chemically altering the surfaces of said silicon plates to have different functional groups in said undercut from those in the remainder of the surfaces; and

selectively reacting said functional groups located at the undercut with an organic molecule so as to establish a covalent bond to each of the molecule ends, said molecule containing a reversibly reducible center and having a molecular length of about 3 nm.

said organic molecule has the formula R1YR1,

wherein,

Y is a redox center having the following formula:

 R1 is a CH2(CHR2)nR3 chain, wherein n=6-8;

R2 is H or C1-C6alkyl group;

R3 is selected from a group consisting of CH2CH2X, CH═CH2, C≡CH, and C≡N, wherein X is either SH or SiH2Cl; and Z is a monovalent anion.

In another embodiment, the instant invention is related to a transistor structure comprising a layer of dielectric silicon oxide formed between two silicon plates, wherein said plates overhang said oxide layer all around to define an undercut having a substantially rectangular cross-sectional shape and a preset height, and wherein the surfaces of said plates at said undercut have different functional groups from those in the other surfaces.

The features and advantages of the method according to the invention will be apparent from the following description of an embodiment thereof, given by way of example and not of limitation with reference to the accompanying drawings.

BRIEF DESCRIPTION OF THE DRAWINGS

In the drawings:

FIG. 1 shows schematically a structure of a conventional MOS transistor; and

FIG. 2 is an enlarged detail view of the structure shown in FIG. 1 as embodying this invention.

DETAILED DESCRIPTION OF THE INVENTION

This description refers to a storage circuit application for convenience of illustration only, it is possible for the invention to be applied to integrated circuits of any kind that incorporate field-effect transistors.

As mentioned above, one aspect of the present invention is to provides a hybrid configuration in which organic molecules are bonded to conventional silicon-based microelectronic structures. It was found that the basic component of nearly all integrated electronic circuits, i.e., the MOS or the MOSFET transistor, are suitable to receive said molecules.

A MOS transistor, of which FIG. 1 is only an enlarged partial view, is characterized by a structure with parallel layers consisting of a bottom silicon layer 1 and a top silicon layer 2 that are separated by a dielectric oxide layer 3, forming the gate oxide and being about 3 nm thick with the current technology. Layer 1 may be a semiconductor substrate, and layer 2 may be polysilicon.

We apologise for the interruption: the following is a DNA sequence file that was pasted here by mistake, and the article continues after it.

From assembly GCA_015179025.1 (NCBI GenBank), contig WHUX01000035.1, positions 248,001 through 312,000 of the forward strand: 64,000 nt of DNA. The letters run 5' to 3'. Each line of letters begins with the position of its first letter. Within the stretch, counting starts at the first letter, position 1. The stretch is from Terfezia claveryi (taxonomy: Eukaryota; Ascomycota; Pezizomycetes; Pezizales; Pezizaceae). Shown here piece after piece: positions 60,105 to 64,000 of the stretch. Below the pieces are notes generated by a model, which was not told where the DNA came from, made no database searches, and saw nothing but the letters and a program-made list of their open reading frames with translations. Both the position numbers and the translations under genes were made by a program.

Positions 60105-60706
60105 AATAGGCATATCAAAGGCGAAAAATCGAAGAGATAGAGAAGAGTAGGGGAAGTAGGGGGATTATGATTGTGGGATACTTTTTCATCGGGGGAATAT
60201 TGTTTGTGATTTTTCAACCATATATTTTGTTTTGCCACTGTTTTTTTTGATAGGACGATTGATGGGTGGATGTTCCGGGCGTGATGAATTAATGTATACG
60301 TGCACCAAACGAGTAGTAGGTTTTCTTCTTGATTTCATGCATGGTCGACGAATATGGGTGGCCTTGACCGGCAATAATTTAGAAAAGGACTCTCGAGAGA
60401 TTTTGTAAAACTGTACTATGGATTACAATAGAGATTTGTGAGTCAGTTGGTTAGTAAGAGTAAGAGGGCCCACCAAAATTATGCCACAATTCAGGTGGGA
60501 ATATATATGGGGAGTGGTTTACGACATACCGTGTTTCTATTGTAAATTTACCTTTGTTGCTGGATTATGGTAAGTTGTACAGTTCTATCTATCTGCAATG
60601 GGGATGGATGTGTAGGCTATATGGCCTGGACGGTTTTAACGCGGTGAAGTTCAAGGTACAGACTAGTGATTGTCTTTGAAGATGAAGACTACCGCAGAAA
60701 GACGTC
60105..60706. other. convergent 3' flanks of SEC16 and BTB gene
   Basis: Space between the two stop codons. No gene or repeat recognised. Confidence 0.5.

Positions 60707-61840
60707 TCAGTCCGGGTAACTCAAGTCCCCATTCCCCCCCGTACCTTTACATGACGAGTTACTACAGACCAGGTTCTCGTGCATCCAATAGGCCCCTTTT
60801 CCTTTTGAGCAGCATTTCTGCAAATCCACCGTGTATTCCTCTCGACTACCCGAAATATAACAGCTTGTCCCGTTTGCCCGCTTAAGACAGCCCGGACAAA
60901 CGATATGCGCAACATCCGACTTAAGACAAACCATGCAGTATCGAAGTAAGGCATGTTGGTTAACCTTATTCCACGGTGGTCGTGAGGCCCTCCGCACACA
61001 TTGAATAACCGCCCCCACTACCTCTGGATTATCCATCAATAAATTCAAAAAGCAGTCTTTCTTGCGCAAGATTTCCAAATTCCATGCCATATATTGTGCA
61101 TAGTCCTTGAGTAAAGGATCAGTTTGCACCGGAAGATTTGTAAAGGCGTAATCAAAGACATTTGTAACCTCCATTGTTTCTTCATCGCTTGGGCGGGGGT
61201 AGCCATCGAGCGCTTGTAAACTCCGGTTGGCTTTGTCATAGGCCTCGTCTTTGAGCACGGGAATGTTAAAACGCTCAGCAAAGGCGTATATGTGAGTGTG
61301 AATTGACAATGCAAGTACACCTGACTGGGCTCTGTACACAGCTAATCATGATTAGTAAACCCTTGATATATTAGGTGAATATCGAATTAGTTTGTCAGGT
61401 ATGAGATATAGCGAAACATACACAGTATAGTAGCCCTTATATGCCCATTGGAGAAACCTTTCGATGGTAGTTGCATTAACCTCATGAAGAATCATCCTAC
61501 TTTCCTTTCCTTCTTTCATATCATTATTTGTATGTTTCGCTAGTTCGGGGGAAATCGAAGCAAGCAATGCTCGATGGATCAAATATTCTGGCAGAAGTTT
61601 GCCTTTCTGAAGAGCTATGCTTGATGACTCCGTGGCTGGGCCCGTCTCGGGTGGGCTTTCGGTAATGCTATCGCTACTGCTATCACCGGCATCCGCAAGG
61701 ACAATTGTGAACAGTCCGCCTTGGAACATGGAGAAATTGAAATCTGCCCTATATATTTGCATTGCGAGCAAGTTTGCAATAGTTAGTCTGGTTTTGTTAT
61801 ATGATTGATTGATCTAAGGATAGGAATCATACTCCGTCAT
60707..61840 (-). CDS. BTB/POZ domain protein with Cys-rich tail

As shown in the drawing, the polysilicon layer 2 overhangs the dielectric oxide layer 3 all around, thereby defining an undercut in cooperation with the substrate 1.

Thus, an undercut 5 of substantially rectangular cross-sectional shape is formed between the peripheral edge of the polysilicon top layer 2 and the substrate 1. It has been thought that the aforementioned organic molecules could fit in this undercut, whose height is controlled by the gate oxidation process to vary between 2 and 100 Ångstrms. The layers 1 and 2 will also be referred to as the plates hereinafter.

The molecules should be anchored with one end in the bottom surface 9 of the top silicon layer 2 (polysilicon) and with the other end in the top surface 10 of the bottom silicon layer 1 (the substrate), as in the even more enlarged view of FIG. 2.

For the molecules to become anchored, said surfaces should include suitable functional groups to bond to the terminating groups of the molecules. The terminating functional groups of the molecules should be prevented from reacting with functional groups in the silicon plate surfaces that lie outside the undercut 5, for otherwise, the molecules would fail to bridge the gap between the plates and function as expected.

Accordingly, the surfaces of the silicon plates 1 and 2 are chemically altered at the undercut 5 to provide them with functional groups 6, 7 selected from a group that consists of H, OH, Au, and NHnR(2-n), where R is a lower alkyl group, preferably C1-C4, and n is 0, 1, or 2.

Thus, one aspect of the present invention involves a method of controlling and modulating the charge flow through a dielectric oxide of a MOS transistor, wherein the transistor structure comprises a layer of silicon oxide (gate oxide) formed between two silicon plates, with the plates overhanging the silicon oxide layer all around to define an undercut having a substantially rectangular cross-sectional shape and a height of about 3 nm, said method comprises the steps of: